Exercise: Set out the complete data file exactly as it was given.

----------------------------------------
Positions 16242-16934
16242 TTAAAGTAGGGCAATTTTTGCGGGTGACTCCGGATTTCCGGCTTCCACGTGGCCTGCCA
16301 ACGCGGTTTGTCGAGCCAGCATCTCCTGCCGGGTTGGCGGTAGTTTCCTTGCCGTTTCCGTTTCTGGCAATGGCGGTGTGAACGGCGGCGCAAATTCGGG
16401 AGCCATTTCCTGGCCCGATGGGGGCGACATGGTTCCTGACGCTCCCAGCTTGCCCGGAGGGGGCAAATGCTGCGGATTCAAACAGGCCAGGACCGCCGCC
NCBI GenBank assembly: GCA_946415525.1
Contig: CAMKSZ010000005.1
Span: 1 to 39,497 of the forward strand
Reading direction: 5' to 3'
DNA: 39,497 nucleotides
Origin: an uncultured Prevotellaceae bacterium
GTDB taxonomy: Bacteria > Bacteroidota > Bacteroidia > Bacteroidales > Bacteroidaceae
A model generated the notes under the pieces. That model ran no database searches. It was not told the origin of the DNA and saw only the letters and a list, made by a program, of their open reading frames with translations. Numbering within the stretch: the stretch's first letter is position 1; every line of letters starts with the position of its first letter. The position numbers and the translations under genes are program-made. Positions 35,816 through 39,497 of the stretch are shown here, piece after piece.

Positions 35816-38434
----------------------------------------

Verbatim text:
Positions 16242-16934
16242 TTAAAGTAGGGCAATTTTTGCGGGTGACTCCGGATTTCCGGCTTCCACGTGGCCTGCCA
16301 ACGCGGTTTGTCGAGCCAGCATCTCCTGCCGGGTTGGCGGTAGTTTCCTTGCCGTTTCCGTTTCTGGCAATGGCGGTGTGAACGGCGGCGCAAATTCGGG
16401 AGCCATTTCCTGGCCCGATGGGGGCGACATGGTTCCTGACGCTCCCAGCTTGCCCGGAGGGGGCAAATGCTGCGGATTCAAACAGGCCAGGACCGCCGCC
NCBI GenBank assembly: GCA_946415525.1
Contig: CAMKSZ010000005.1
Span: 1 to 39,497 of the forward strand
Reading direction: 5' to 3'
DNA: 39,497 nucleotides
Origin: an uncultured Prevotellaceae bacterium
GTDB taxonomy: Bacteria > Bacteroidota > Bacteroidia > Bacteroidales > Bacteroidaceae
A model generated the notes under the pieces. That model ran no database searches. It was not told the origin of the DNA and saw only the letters and a list, made by a program, of their open reading frames with translations. Numbering within the stretch: the stretch's first letter is position 1; every line of letters starts with the position of its first letter. The position numbers and the translations under genes are program-made. Positions 35,816 through 39,497 of the stretch are shown here, piece after piece.

Positions 35816-38434